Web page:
All procedures basically followed those used in the previously established arbovirus surveillance program [29]. Mosquitoes were trapped from July to September 2009 and from April to September 2010 at 15 sites in southern Germany and one in eastern Germany (see Table 1 and Figure 1), with CO2-baited EVS (encephalitis vector survey) traps (BioQuip, Compton, CA, USA) and with gravid traps (GT) designed according to the CDC gravid trap model 1712 (John W. Hock Company, Gainesville, FL, USA). GT's were used in urban and peridomestic areas, whereas EVS trapping was performed in natural habitats, e.g. wetlands, flood plains, wet woodlands. Mosquitoes collected were frozen at -70°C, transported to the laboratory, and identified on chill tables to species, species complex (An. maculipennis s.l.) or genus (Culex spp., which stands for Cx. pipiens and Cx. torrentium), and sex using morphological characteristics [32]. The processing over chill tables, however, could not always be conducted in 2010.

Table 1 Collection and infection details of mosquitoes.
Figure 1

Locations of the study sites in south-western Germany. Numbers refer to Table 1 (site 16 not shown on this map). Symbols: diamonds, mosquito collection sites; open squares, positive mosquitoes for unidentified filariae; solid squares, positive mosquitoes for Setaria tundra.

As a large number of caught mosquitoes needed to be examined, they were merged into pools. For the further investigation it was not necessary to know exactly which mosquito was infected but which species at which trapping site was positive for filariae. Hence each pool normally consisted of up to 25 individuals from the same species collected at the same trapping site, placed in sterile 2-ml cryovials, and then maintained at -70°C until assayed. As shown in the results, knowing the species is important for the interpretation of the collected data. In the next step, each 5 μl of extracted DNA of five pools and 65 μl of water were merged to super-pools, which were used for the first screen with the filarial-specific real-time PCR (dilution 1:10). The positive super-pools were further examined, by screening each single pool of the super-pool again with the filarial-specific real-time PCR.

Each mosquito pool was triturated in 500 μl of cell culture medium (high-glucose Dulbecco's modified Eagle's medium [DMEM; Sigma-Aldrich, St. Louis, MO, USA] with 10% heat-inactivated foetal bovine serum, 100 U/ml penicillin, 100 μg/ml streptomycin, and 2.5 μg/ml amphotericin B) with two stainless steel beads (5 mm) in a TissueLyser (Qiagen, Hilden, Germany) for 2 min at 50 oscillation/s. The suspensions were clarified by centrifugation (5000 × g for 1 min), and the supernatant was used for nucleic acid extraction with a QIAamp viral RNA mini kit according to the manufacturer's protocol (Qiagen, Hilden, Germany).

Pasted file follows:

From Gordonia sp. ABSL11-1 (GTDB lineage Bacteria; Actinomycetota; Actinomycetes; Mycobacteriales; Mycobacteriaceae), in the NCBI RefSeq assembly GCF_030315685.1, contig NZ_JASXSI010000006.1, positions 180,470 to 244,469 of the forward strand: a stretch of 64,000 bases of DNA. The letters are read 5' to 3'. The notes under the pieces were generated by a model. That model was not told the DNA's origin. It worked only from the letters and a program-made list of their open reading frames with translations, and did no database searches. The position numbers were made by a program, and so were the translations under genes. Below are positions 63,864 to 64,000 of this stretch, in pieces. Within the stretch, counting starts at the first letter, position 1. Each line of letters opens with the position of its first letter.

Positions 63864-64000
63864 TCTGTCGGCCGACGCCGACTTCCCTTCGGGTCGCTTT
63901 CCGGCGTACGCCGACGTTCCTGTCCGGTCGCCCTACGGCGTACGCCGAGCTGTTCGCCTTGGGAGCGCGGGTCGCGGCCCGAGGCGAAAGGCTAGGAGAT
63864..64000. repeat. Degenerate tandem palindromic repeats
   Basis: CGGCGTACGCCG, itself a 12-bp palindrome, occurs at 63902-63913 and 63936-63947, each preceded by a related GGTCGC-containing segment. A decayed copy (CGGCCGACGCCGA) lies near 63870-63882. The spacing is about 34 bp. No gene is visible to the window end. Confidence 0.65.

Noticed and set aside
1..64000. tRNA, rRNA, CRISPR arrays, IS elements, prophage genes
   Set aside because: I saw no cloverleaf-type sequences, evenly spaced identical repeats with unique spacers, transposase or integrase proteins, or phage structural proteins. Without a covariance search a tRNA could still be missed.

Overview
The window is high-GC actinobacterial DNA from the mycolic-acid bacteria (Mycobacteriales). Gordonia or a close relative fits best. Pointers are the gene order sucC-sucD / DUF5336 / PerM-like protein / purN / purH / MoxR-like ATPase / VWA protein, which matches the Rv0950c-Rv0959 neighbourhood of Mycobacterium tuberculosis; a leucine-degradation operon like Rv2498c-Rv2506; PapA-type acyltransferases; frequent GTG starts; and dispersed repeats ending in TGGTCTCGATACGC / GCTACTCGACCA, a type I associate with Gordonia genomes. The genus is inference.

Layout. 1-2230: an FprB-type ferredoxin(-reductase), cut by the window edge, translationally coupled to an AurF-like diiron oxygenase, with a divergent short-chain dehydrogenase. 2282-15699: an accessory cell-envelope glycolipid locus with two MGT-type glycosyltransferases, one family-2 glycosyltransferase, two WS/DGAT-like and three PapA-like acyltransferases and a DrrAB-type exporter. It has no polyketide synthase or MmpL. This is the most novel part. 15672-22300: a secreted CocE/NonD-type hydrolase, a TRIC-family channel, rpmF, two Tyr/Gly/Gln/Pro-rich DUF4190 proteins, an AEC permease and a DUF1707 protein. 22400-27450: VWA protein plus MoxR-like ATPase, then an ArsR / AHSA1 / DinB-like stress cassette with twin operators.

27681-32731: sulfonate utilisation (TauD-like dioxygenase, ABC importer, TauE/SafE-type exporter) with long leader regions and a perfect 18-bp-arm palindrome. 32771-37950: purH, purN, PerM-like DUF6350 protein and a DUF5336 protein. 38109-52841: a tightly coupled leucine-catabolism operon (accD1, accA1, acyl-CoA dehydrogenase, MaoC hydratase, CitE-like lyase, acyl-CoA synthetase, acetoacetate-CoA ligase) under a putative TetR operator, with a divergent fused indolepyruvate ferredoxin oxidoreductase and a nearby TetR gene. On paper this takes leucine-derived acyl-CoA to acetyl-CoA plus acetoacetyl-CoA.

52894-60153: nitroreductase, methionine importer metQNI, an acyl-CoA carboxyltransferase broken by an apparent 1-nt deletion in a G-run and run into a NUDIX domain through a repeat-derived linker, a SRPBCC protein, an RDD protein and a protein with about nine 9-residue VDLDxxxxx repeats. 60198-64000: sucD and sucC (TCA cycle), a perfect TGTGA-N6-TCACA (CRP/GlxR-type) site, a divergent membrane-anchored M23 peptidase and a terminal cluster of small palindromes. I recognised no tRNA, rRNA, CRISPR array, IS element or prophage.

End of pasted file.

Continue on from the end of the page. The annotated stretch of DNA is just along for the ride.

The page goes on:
The filaria-specific real-time PCR, targeting a 94 bp long fragment of the 12S rRNA gene from the mitochondrial genome, was performed using the primers FILA-F (5' TGG ATT AGT ACC CAG GTA ATC 3') and FILA-R (5' CCA AAG AAA AAT CTA AAG TCA GTC 3') and LNA probe FILA-P (5' FAM AAC+AAA+ACT+TTA+CTCCCGA-BHQ1 3' [FAM = 6-carboxyfluorescein; BHQ1 = black hole quencher 1]). Real-time PCR was performed with QuantiFast Probe PCR kit according to the manufacturer's protocol (Qiagen).

Real-time PCR-positive pools were subsequently examined by a conventional PCR (with subsequent gel electrophoresis) targeting an approx. 500 bp long fragment of 12S rRNA (ribosomal RNA), 16S rRNA and COI (cytochrome oxidase I gene) [33, 34]. The resulting PCR products were purified with the NucleoSpin Extract II kit (Macherey-Nagel, Düren, Germany) and commercially sequenced in both directions using the PCR primers (Seqlab GmbH, Göttingen, Germany) by direct sequencing of PCR products.

The respective sequences of six specimens are deposited in [GenBank: JN228376-JN228381]. Sequences were aligned with ClustalW2 [35], after adding several reference sequences from GenBank. The alignment file was uploaded in MEGA 5.05 [36], which was used to calculate the taxon ID tree (Neighbour-Joining algorithm) with consensus sequences in comparison with previously published species sequences (see Figure 2).

Figure 2

Classification of the two filariae under study. Taxon identification tree based on partial 12S rDNA sequences (Neighbour-joining algorithm with Kimura 2-parameter distances). New records are highlighted in large letters. Numbers above branches indicate statistical bootstrap support of ≥ 50%.

Results and discussion

A total of 14,522 female mosquitoes were collected in 2009 (Table 1). The collections consisted of Culex spp. (confirmed: Cx. pipiens and Cx. torrentium; not confirmed: Cx. modestus, Cx. territans), Aedes vexans, Ae. cinereus, Ochlerotatus cantans, Oc. sticticus, Culiseta annulata, Anopheles maculipennis s.l., and An. claviger. The most abundant species were Culex spp. (35%), An. claviger (24%) and the floodwater mosquito Ae. vexans (20%). The mosquitoes most frequently trapped with the gravid traps (GT) were Culex spp. (99%), while the total catches in GTs were 4,587, compared with 9,935 specimens trapped with the EVS traps (proportion 1:2.2).

Overall, in the first-round real-time PCRs, 218 super-pools, which had been derived from 666 original pools, were assayed for the presence of filariae. Of the 218 super-pools, 63 (29%) gave filaria-positive results.

Of the 63 positive super-pools, all respective original pools (189) were screened by real-time PCR, and 67 (35.4%) were shown to be positive, of which 24 were confirmed by 12S PCR (23 were sequenced). In 17 cases (27%), the second round-PCR did not confirm the positive first-round result.